The Rare Book department at the University of Utah’s library has been completely renovated as part of the library’s recent remodel and it’s a big improvement. It’s a nice place to take a class. I recently attended a two-day workshop called The Language of Pop-Ups taught by Shawn Sheehy.
Pop-up books have always amazed me. When I look at pop-ups I just want to figure out how they work. Usually I fail so I just write it off to the magic of the pop-up artist.
Because pop-ups feel more like art than science—it’s easy to assume that they are created through shear inspiration rather than through learnable techniques. But Shawn took a great approach for the class. We created a series of folios, each teaching a different principle of pop-up technique. And like most things, you soon discover that pop-up books rely on a series of foundational, learnable skills that can be used to build bigger, more complex structures. Before long we were throwing around terms like natural sticking point and v-fold muscle like we’d been engineering paper for years.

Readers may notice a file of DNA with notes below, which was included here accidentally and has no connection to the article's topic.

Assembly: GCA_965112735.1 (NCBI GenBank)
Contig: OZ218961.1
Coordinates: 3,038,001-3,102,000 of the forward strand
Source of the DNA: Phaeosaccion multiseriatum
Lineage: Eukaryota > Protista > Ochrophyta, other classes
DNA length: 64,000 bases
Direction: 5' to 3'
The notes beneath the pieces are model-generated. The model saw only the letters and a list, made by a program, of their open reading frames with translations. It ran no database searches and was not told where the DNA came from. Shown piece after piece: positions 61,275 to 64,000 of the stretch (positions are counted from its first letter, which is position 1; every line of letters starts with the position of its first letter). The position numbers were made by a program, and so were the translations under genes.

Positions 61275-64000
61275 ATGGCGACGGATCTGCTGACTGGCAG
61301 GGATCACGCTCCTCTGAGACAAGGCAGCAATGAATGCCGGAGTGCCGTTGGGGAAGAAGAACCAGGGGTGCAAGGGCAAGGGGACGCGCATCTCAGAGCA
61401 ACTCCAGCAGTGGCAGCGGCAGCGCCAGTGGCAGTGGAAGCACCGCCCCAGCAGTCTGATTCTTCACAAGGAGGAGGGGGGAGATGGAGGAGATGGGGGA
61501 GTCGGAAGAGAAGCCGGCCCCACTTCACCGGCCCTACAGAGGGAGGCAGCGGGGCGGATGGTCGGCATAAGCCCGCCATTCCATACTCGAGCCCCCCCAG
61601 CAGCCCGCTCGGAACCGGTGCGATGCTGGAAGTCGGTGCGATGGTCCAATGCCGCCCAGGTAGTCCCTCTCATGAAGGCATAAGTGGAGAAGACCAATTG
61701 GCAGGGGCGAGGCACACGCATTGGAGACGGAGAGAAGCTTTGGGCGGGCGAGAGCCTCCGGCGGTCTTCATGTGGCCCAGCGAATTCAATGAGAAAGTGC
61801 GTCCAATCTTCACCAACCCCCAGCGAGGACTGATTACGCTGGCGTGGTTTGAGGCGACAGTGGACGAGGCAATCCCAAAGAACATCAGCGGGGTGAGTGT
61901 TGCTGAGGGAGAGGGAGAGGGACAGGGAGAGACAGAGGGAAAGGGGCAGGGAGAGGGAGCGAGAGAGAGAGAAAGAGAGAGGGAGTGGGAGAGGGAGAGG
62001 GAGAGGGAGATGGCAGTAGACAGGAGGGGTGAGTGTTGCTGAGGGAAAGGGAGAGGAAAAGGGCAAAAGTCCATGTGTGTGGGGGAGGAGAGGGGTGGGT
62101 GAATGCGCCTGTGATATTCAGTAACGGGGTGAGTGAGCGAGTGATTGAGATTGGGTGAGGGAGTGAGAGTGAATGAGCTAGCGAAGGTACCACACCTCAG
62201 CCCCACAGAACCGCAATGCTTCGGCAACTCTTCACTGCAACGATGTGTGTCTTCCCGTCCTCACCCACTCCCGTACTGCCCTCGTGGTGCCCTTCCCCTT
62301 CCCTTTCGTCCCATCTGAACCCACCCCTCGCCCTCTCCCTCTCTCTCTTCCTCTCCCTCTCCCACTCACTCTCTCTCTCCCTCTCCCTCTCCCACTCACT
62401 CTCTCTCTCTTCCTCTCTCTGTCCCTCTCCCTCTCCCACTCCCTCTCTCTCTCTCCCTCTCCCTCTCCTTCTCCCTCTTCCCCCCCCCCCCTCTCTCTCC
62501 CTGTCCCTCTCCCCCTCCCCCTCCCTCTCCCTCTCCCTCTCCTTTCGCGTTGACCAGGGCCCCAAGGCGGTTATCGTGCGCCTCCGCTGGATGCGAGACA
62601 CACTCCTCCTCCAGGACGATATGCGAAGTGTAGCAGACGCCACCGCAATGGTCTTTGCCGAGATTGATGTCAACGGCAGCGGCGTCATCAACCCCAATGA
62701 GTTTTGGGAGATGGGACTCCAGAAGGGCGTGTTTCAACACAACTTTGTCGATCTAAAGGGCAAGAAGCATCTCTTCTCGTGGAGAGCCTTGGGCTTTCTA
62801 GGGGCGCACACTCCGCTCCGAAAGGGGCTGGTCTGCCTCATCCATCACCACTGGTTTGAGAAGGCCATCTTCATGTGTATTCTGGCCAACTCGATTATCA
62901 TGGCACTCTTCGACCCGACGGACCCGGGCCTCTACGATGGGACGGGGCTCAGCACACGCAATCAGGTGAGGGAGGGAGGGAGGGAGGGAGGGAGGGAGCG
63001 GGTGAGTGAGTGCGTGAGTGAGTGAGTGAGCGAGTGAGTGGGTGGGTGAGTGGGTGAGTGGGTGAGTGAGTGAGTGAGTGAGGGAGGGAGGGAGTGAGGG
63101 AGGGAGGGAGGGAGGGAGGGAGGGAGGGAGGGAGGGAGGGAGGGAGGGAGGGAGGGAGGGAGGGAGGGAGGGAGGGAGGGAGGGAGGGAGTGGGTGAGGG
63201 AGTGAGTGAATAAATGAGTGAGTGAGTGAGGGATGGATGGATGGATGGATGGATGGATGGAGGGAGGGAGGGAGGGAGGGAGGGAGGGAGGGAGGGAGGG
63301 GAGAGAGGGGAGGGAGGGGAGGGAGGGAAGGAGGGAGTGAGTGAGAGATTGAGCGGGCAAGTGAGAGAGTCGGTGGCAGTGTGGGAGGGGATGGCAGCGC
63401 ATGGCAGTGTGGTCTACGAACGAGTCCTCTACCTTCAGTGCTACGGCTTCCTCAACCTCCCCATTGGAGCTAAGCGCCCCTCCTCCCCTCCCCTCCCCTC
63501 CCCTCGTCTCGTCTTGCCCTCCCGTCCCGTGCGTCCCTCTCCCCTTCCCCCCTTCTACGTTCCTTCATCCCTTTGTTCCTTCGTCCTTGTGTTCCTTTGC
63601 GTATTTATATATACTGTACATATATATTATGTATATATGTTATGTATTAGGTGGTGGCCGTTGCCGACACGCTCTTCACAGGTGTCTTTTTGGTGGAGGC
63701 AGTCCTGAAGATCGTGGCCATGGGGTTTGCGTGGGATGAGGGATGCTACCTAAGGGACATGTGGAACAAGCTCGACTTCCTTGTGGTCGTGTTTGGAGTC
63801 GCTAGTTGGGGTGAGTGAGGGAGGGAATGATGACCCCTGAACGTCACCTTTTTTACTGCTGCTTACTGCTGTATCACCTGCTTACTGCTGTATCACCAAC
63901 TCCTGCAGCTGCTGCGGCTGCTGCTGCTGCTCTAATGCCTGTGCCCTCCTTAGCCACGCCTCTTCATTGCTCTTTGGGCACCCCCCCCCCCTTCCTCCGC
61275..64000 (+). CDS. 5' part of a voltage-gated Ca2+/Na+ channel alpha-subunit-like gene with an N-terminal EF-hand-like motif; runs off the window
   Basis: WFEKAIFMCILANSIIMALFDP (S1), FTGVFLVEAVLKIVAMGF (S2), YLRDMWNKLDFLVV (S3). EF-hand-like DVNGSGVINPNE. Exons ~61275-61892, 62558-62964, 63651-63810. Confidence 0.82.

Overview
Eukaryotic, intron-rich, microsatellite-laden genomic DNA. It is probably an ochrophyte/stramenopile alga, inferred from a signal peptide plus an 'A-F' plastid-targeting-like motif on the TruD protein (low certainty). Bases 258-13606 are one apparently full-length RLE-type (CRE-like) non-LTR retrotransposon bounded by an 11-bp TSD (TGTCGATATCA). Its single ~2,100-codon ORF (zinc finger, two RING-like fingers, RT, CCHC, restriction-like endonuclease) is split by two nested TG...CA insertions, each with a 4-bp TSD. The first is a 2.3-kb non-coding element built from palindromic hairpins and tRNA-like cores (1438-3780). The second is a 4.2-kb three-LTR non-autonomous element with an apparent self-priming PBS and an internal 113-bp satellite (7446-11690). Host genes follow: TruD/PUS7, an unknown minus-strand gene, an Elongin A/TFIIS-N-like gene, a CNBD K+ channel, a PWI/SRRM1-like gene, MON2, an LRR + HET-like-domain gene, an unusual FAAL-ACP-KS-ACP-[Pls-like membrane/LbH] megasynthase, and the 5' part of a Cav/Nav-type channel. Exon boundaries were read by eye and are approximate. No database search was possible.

In the end we completed an astonishing 21 folios including a dramatic sculptural lion and a deer based on a design by Robert Sabuda. (It’s unbelievable what that guy can do with two pieces of paper.) We ended the class by binding all of our folios into a clever book that serves as a reminder of all we learned. The class was a lot of fun, but what would you expect when you spend two days contemplating pop-ups. It was extra fun because Brian, Amy, and Felix took the class too so we could compare notes and make jokes from the back of the class.
As a bonus, I used this opportunity to post my first video to the Web. It’s not all that exciting but I figured a video would show off my pop-up technique better than still photography. (I love my new Flip HD video camera.) So here are a just few of the cool new tricks we learned from Shawn.